IT Donation to Facilitate Telemedicine Consultations – Low Risk of Fraud says OIG
The Office of Inspector General (“OIG”) of the U.S. Department of Health and Human Services issued Advisory Opinion No. 18-03 in support of an arrangement where a federally qualified health center look-alike (the “Provider”) would donate free information technology-related equipment and services to a county health clinic (the “County Clinic”) to facilitate telemedicine encounters with the County Clinic’s patients (the “Proposed Arrangement”). The OIG concluded that although the Proposed Arrangement could potentially generate prohibited remuneration under the federal Anti-Kickback Statute (“AKS”) and Civil Monetary Penalties Law (“CMPL”) with the requisite intent to induce or reward referrals of federal health care programs, the OIG would exercise its discretion and not sanction the Provider or the County Clinic (collectively the “Requestors”).
The OIG’s analysis and conclusion of the Proposed Arrangement provides new insight into the government’s position on these type of donations that facilitate telemedicine encounters. Specifically, how the government views these type of donations with the continued expansion of coverage and reimbursement of telemedicine services under federal health care programs. The Advisory Opinion indicates support for the development of collaborative telemedicine affiliations and that the potential remuneration from the future referrals can be outweighed by the access to health care services and benefits actually received by rural or remote communities.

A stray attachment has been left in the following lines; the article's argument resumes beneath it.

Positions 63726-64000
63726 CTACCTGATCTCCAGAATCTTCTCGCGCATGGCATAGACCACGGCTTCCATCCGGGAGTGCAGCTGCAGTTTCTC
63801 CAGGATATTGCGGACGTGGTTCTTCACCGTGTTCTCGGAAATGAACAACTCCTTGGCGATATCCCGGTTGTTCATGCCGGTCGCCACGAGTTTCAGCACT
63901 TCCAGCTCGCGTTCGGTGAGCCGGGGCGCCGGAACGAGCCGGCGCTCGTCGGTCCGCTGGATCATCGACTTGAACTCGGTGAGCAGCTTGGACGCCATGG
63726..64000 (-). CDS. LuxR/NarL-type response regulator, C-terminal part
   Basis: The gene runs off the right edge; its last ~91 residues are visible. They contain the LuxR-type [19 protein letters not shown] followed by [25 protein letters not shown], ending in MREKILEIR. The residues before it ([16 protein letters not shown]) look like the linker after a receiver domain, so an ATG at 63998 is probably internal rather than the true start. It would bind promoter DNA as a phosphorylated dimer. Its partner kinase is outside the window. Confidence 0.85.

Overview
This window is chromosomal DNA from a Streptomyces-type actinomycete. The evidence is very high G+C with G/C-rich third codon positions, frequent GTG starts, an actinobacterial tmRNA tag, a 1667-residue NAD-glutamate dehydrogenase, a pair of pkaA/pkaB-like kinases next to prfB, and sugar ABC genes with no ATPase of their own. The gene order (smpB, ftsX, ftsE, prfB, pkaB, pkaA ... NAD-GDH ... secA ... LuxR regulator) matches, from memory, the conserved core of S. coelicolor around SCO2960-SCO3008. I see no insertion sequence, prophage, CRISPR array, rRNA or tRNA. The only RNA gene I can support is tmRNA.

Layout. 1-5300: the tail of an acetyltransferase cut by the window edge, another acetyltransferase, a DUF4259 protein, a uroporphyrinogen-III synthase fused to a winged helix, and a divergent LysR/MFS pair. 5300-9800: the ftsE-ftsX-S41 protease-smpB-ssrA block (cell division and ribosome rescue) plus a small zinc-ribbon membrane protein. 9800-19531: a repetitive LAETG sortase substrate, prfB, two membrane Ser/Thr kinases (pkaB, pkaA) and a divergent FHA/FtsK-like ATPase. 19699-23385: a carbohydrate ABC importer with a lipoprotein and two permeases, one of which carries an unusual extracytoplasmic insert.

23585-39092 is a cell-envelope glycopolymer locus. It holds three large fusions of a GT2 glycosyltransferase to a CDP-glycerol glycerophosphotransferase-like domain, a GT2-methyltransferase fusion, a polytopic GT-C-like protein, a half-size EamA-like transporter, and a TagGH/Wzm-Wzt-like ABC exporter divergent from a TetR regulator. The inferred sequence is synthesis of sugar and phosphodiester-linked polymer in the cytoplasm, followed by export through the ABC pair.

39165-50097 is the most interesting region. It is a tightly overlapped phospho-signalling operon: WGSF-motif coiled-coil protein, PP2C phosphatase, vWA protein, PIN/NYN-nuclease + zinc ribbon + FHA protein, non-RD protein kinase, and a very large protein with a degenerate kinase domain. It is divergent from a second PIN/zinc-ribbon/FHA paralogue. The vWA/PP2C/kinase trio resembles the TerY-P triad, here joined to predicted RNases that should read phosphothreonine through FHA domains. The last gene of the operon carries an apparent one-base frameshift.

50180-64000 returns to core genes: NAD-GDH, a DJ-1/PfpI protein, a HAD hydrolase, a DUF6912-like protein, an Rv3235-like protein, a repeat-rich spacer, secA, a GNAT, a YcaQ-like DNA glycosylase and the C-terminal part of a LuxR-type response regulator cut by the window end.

The County Clinic is a division of the County Department of Health that furnishes certain confidential sexually transmitted infection testing, treatment and counseling. The Provider has an existing referral relationship with the County Clinic but the facilities are separated by about 80 miles making it difficult for patients to access the Provider. Under the Proposed Arrangement, the Provider would donate information technology-related equipment and services to the County Clinic to facilitate telemedicine encounters between the Provider and the County Clinic’s patients for certain HIV prevention and treatment services. The Provider would cover the costs of the equipment, its set up, and maintenance through grant-funding from the State Department of Health. The Provider would bill the Medicare program for the professional services delivered in the telemedicine encounters. The County Clinic would house the equipment and bill the state Medicaid program an originating site fee related to the telemedicine encounters. The originating site is not required to provide any personnel or equipment in order to bill for the facility fee (Q3014) (which is only a coverage requirement to provide the telehealth consult).
Under the Proposed Arrangement, the County Clinic would receive remuneration of the free equipment and services and the Provider would have the opportunity to bill for the telehealth consultation referred by the County Clinic. As such, the OIG acknowledged that the Proposed Arrangement could potentially generate prohibited remuneration under the federal AKS with the requisite intent to induce or reward referrals of services payable by a federal health care program. However, the OIG identified the following factors as minimizing the potential risk of fraud and abuse: